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Transporting ashes/cremains through airport security
March 2, 2009 2:37 PM   Subscribe

Taking a cat's ashes through security or checking them - will there be issues?

I'm going to visit friends in my former adopted hometown later this week. As some of you may remember, my cat recently passed away, and we had him cremated. Since he joined my household when I lived in that city, I'd like to bring some of his ashes back and have a small ceremony with my friends there who knew him.

What I don't need is a problem with the TSA on the way out at 6 in the morning if they find it in my carryon, or if I check a bag and security finds it there. I still have time to ship to a friend, but that seems like overkill. My boyfriend says "You are not the first person to have cremains going through security, trust me" but I have no confidence in the intelligence of most TSA workers and I would be devastated if they were confiscated and if I missed my plane I would be livid. Plus, I worry about bursting into tears, which will only make things worse.

What method should I choose?
posted by micawber to Pets & Animals (9 answers total)
 
How much volume are you talking about?

I'd probably just check them, since those bags won't get the same scrutiny as a carry on bag would.

It's not like they will trigger a drug dog, so they should never even be looked at in checked baggage.

And not all TSA people are idiots, so even in carryon you stand an OK shot. I took rocks on the plane pre-911 and got them on fine after opening the bag to show them they were rocks (just neat rocks I found on vacation, nothing special).

Sorry about the cat.
posted by cjorgensen at 2:43 PM on March 2, 2009


Here's the word direct from TSA. You'll be fine bringing it on the plane. Print this page out and bring it with you.
posted by nitsuj at 2:43 PM on March 2, 2009


Also: don't tell them it's a cat. It's none of their business; just let them assume it's a human.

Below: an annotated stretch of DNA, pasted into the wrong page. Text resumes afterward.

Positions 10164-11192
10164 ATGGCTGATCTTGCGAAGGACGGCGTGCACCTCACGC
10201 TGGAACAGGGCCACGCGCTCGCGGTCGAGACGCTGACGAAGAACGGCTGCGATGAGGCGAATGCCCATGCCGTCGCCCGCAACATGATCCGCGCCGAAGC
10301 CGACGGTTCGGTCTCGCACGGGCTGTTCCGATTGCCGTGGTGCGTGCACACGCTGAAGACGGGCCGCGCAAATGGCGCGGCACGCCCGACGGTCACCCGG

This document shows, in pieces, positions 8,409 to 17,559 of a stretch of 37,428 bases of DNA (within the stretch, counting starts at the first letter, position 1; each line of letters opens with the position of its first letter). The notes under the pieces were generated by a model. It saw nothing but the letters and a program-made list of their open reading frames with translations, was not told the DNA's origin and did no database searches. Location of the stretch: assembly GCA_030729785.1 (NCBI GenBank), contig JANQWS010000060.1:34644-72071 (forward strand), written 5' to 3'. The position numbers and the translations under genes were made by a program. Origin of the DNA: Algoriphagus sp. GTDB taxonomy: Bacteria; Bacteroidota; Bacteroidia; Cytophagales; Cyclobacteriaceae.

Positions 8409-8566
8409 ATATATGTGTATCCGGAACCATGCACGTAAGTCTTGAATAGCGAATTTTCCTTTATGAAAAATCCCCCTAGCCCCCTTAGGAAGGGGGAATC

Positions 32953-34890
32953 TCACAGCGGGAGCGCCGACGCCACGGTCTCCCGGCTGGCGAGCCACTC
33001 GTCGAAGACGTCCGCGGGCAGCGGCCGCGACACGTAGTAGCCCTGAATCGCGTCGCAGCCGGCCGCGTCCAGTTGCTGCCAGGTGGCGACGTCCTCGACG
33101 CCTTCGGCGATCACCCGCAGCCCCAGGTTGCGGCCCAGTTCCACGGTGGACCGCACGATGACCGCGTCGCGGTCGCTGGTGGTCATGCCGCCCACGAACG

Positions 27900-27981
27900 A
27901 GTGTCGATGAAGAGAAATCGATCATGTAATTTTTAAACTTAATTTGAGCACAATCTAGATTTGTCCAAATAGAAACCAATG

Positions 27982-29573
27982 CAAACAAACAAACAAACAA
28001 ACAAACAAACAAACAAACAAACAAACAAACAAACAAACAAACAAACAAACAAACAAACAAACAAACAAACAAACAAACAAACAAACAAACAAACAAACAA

Also worth noting: Some airlines do not allow cremated remains as checked baggage so please check with your air carrier before attempting to transport a crematory container in checked baggage.
posted by nitsuj at 2:45 PM on March 2, 2009


I have take human cremains through airline security and was treated with nothing but respect and kindness. Even when I did get a bit teary-eyed at one point.

If you see someone taking a sidelong glance on the box, quietly tell them that it contains cremated remains and leave it at that. If it has a label on it that says as much, even better. They don't need to know who they belong too.
posted by divka at 2:51 PM on March 2, 2009


OP did say, "some of his ashes," so I wasn't thinking they would be in the original crematory container. I figured a little storage box and no one would ever know or ask. But would suck if checked baggage was lost, which is probably why the airlines don't allow checking them.
posted by cjorgensen at 2:58 PM on March 2, 2009


A lot of my customers have done this and none have had a problem. (Although this is just a data point, not an official endorsement)

You are supposed to be allowed to take ashes, but as pet's ashes often returned inside of a clear plastic bag, I would keep the ashes in a clear plastic bag as well, that way in case they ask, the ashes will be easily visible.
posted by Vaike at 3:06 PM on March 2, 2009


The airline that employs me asks that passengers carrying cremated remains (be they human or otherwise) bring them in their carryon baggage rather than checked, for the same reason we ask people to bring their medication in their carry-on.

Namely, we don't want to be responsible for losing someone's remains when a bag is misplaced or damaged.

It's not a problem at all.
posted by Rendus at 3:16 PM on March 2, 2009


thanks, everyone. it didn't even occur to me that the TSA would have an official procedure or I would have looked first.
posted by micawber at 6:07 PM on March 2, 2009


We asked the same questions when we took my mom from the US to Canada.

DO NOT check a bag containing cremains. Use a carryon instead. Some airlines ask that you identify the cremains as such. We just told them at the check-in desk. (No need to say that it is a cat; just say cremains.)
posted by Drasher at 5:08 AM on March 3, 2009


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